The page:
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Dallas Federal Reserve Bank President Robert Kaplan speaks during an interview in his office at the bank's headquarters in Dallas, Texas, U.S. Jan. 9, 2020.

Ann Saphir/Reuters

The Federal Reserve’s emergency lending facilities have been largely effective at stabilizing financial markets without needing a large investment, but small- and medium-sized businesses need more assistance, Dallas Fed President Robert Kaplan said on Thursday.

Some small businesses that were struggling financially will fail because of the resurgence in coronavirus infections, and small businesses in the service sector will take the biggest hit, Kaplan said during an online webinar with the Official Monetary and Financial Institutions Forum Foundation.

“One area where financial conditions are not loose and we are seeing stress is in small, mid-sized businesses, particularly those in person-to-person contact industries,” Kaplan said. “I think there is probably a debate to be had, what can we do to continue to help small businesses.”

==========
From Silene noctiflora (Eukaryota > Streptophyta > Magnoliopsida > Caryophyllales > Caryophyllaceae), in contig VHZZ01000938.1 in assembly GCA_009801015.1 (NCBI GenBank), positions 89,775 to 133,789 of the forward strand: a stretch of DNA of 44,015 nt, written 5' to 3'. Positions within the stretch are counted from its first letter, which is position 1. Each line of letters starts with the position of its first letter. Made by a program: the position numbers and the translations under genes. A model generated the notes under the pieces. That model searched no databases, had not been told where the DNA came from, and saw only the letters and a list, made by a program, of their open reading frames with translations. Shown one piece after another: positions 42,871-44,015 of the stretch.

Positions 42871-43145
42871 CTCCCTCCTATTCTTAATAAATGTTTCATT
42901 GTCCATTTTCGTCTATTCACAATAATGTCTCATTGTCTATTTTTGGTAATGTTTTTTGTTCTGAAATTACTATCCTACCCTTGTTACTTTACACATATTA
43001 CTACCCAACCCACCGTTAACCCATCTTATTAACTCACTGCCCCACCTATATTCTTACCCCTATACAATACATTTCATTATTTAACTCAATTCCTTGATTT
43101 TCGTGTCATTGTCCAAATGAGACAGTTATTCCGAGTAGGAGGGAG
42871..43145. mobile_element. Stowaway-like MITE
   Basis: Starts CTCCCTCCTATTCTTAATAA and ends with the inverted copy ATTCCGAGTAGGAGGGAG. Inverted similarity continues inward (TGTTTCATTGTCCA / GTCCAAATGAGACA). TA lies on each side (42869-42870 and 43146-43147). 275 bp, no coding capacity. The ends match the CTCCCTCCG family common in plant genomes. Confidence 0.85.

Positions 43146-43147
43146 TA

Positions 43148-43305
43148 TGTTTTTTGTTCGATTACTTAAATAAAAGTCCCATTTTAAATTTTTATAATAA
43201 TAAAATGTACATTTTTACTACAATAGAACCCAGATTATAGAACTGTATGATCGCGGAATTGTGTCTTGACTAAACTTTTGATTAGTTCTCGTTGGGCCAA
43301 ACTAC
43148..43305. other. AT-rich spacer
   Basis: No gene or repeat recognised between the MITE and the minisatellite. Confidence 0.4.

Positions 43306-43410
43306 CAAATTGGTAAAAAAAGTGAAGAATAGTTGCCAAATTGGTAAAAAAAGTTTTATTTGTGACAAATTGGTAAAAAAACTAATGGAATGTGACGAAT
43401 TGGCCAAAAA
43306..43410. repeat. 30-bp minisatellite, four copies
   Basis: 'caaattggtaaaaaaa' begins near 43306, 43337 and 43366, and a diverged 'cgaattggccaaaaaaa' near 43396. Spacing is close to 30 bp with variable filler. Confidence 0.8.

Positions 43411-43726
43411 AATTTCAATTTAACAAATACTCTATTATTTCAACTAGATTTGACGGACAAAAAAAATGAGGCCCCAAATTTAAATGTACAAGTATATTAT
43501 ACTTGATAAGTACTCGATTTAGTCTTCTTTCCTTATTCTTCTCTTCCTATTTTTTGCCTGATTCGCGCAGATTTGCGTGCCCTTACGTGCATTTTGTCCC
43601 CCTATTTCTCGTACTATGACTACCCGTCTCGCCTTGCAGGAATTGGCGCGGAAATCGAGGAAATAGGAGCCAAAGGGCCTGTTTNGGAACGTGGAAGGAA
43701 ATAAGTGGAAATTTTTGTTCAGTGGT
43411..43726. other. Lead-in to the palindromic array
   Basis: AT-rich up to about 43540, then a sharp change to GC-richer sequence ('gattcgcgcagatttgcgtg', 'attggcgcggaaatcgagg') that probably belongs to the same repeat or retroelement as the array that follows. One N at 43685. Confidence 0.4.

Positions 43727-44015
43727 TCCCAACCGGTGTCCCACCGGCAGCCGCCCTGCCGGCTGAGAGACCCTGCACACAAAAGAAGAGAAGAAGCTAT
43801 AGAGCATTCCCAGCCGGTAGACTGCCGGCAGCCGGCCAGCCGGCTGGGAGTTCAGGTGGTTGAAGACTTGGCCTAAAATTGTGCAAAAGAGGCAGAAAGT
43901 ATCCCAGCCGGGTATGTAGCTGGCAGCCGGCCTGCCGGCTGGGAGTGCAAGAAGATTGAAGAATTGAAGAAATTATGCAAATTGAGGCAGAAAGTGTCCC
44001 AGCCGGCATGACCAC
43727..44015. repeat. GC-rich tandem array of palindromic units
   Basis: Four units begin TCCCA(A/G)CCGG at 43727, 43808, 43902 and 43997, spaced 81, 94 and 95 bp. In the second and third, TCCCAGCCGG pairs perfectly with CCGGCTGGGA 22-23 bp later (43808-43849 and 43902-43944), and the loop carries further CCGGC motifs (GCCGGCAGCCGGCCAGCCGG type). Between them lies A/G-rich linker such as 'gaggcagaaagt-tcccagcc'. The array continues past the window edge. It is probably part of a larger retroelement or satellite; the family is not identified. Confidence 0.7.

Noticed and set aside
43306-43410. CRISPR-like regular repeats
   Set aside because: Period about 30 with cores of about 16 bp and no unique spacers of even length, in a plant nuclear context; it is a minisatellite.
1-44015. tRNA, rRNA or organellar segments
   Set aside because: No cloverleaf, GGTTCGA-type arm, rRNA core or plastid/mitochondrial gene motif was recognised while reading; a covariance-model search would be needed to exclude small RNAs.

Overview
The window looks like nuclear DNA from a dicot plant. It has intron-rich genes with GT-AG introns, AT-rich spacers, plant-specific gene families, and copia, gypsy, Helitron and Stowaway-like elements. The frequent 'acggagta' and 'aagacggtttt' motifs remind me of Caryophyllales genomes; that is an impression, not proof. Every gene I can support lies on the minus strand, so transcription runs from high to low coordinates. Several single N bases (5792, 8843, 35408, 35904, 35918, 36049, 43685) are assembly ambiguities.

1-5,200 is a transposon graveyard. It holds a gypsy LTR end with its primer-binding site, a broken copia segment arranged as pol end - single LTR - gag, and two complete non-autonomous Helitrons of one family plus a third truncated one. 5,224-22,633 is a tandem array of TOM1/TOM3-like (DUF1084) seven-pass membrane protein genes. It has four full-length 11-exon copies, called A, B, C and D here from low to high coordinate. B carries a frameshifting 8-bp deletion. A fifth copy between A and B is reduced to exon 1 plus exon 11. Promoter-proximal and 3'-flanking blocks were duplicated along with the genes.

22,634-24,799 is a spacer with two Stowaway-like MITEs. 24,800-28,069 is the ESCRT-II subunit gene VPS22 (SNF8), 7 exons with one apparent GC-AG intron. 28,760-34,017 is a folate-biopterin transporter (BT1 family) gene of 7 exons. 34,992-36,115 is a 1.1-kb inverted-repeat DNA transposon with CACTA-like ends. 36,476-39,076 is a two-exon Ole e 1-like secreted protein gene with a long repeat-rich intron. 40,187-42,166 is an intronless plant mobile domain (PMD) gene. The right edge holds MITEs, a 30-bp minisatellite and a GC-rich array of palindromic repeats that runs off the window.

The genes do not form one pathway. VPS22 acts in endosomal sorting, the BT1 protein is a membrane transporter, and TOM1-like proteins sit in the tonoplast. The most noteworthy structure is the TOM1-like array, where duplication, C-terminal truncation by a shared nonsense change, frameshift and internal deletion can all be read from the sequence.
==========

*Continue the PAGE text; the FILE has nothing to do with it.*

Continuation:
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Supporting small businesses that would be viable were it not for the epidemic can help to “manage” the unemployment rate and reduce the number of people who lose their jobs, Kaplan said.

He said the Fed still has “plenty of fire power” to support the economy, but repeated his view that the pace of the economic recovery will depend on the management of the virus and whether people wear masks.

As for the tools the Fed should consider, Kaplan said he was still skeptical about the idea that the U.S. central bank should adopt yield curve control, which would target interest rates at specific maturities.

“I’m going to keep an open mind about it,” Kaplan said. Still, he said he is “sensitive to actions we might take that further muffle the pricing signals of markets or distort the pricing signals of markets.”

Kaplan also said the Fed’s asset purchases “are not free” and could ultimately threaten the status of the U.S. dollar as a reserve currency.

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